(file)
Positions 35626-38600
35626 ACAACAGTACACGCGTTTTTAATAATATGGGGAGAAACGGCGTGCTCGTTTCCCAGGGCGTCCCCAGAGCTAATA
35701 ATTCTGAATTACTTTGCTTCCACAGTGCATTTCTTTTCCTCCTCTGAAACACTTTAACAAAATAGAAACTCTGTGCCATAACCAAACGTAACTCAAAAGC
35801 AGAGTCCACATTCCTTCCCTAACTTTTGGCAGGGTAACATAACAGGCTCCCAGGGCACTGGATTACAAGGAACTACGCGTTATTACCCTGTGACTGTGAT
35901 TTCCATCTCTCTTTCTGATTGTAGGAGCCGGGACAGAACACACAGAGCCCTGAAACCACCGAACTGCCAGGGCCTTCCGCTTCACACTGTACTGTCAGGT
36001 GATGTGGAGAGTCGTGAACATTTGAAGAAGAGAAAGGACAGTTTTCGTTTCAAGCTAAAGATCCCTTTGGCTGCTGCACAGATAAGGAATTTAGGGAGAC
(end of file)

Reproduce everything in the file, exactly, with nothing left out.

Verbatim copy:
Positions 35626-38600
35626 ACAACAGTACACGCGTTTTTAATAATATGGGGAGAAACGGCGTGCTCGTTTCCCAGGGCGTCCCCAGAGCTAATA
35701 ATTCTGAATTACTTTGCTTCCACAGTGCATTTCTTTTCCTCCTCTGAAACACTTTAACAAAATAGAAACTCTGTGCCATAACCAAACGTAACTCAAAAGC
35801 AGAGTCCACATTCCTTCCCTAACTTTTGGCAGGGTAACATAACAGGCTCCCAGGGCACTGGATTACAAGGAACTACGCGTTATTACCCTGTGACTGTGAT
35901 TTCCATCTCTCTTTCTGATTGTAGGAGCCGGGACAGAACACACAGAGCCCTGAAACCACCGAACTGCCAGGGCCTTCCGCTTCACACTGTACTGTCAGGT
36001 GATGTGGAGAGTCGTGAACATTTGAAGAAGAGAAAGGACAGTTTTCGTTTCAAGCTAAAGATCCCTTTGGCTGCTGCACAGATAAGGAATTTAGGGAGAC